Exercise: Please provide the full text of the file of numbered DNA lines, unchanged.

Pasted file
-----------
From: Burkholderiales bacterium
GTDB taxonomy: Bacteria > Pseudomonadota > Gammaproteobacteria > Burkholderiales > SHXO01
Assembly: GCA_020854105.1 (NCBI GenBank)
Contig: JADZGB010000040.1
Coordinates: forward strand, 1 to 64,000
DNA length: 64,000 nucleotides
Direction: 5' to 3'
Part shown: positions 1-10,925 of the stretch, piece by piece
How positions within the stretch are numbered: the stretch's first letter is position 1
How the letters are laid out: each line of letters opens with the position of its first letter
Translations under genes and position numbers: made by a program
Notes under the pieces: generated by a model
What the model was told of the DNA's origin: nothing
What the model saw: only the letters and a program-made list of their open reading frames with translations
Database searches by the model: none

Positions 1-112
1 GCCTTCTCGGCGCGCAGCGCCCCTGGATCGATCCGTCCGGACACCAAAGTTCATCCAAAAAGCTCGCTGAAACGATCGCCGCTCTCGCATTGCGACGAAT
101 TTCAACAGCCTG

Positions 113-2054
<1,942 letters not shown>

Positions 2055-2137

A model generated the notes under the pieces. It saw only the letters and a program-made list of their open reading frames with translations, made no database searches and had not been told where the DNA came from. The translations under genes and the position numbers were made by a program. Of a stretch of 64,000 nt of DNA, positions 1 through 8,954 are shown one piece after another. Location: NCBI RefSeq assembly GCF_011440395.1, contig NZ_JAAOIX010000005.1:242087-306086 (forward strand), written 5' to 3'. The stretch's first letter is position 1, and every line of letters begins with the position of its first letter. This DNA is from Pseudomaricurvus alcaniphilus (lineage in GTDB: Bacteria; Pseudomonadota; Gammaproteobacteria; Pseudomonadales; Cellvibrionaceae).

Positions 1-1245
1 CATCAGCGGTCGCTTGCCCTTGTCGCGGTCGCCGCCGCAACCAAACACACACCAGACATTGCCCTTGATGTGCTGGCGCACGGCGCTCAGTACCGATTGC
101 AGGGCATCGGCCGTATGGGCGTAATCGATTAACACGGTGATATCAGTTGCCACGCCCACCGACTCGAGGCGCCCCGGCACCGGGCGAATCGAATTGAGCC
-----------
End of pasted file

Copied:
From: Burkholderiales bacterium
GTDB taxonomy: Bacteria > Pseudomonadota > Gammaproteobacteria > Burkholderiales > SHXO01
Assembly: GCA_020854105.1 (NCBI GenBank)
Contig: JADZGB010000040.1
Coordinates: forward strand, 1 to 64,000
DNA length: 64,000 nucleotides
Direction: 5' to 3'
Part shown: positions 1-10,925 of the stretch, piece by piece
How positions within the stretch are numbered: the stretch's first letter is position 1
How the letters are laid out: each line of letters opens with the position of its first letter
Translations under genes and position numbers: made by a program
Notes under the pieces: generated by a model
What the model was told of the DNA's origin: nothing
What the model saw: only the letters and a program-made list of their open reading frames with translations
Database searches by the model: none

Positions 1-112
1 GCCTTCTCGGCGCGCAGCGCCCCTGGATCGATCCGTCCGGACACCAAAGTTCATCCAAAAAGCTCGCTGAAACGATCGCCGCTCTCGCATTGCGACGAAT
101 TTCAACAGCCTG

Positions 113-2054
<1,942 letters not shown>

Positions 2055-2137

A model generated the notes under the pieces. It saw only the letters and a program-made list of their open reading frames with translations, made no database searches and had not been told where the DNA came from. The translations under genes and the position numbers were made by a program. Of a stretch of 64,000 nt of DNA, positions 1 through 8,954 are shown one piece after another. Location: NCBI RefSeq assembly GCF_011440395.1, contig NZ_JAAOIX010000005.1:242087-306086 (forward strand), written 5' to 3'. The stretch's first letter is position 1, and every line of letters begins with the position of its first letter. This DNA is from Pseudomaricurvus alcaniphilus (lineage in GTDB: Bacteria; Pseudomonadota; Gammaproteobacteria; Pseudomonadales; Cellvibrionaceae).

Positions 1-1245
1 CATCAGCGGTCGCTTGCCCTTGTCGCGGTCGCCGCCGCAACCAAACACACACCAGACATTGCCCTTGATGTGCTGGCGCACGGCGCTCAGTACCGATTGC
101 AGGGCATCGGCCGTATGGGCGTAATCGATTAACACGGTGATATCAGTTGCCACGCCCACCGACTCGAGGCGCCCCGGCACCGGGCGAATCGAATTGAGCC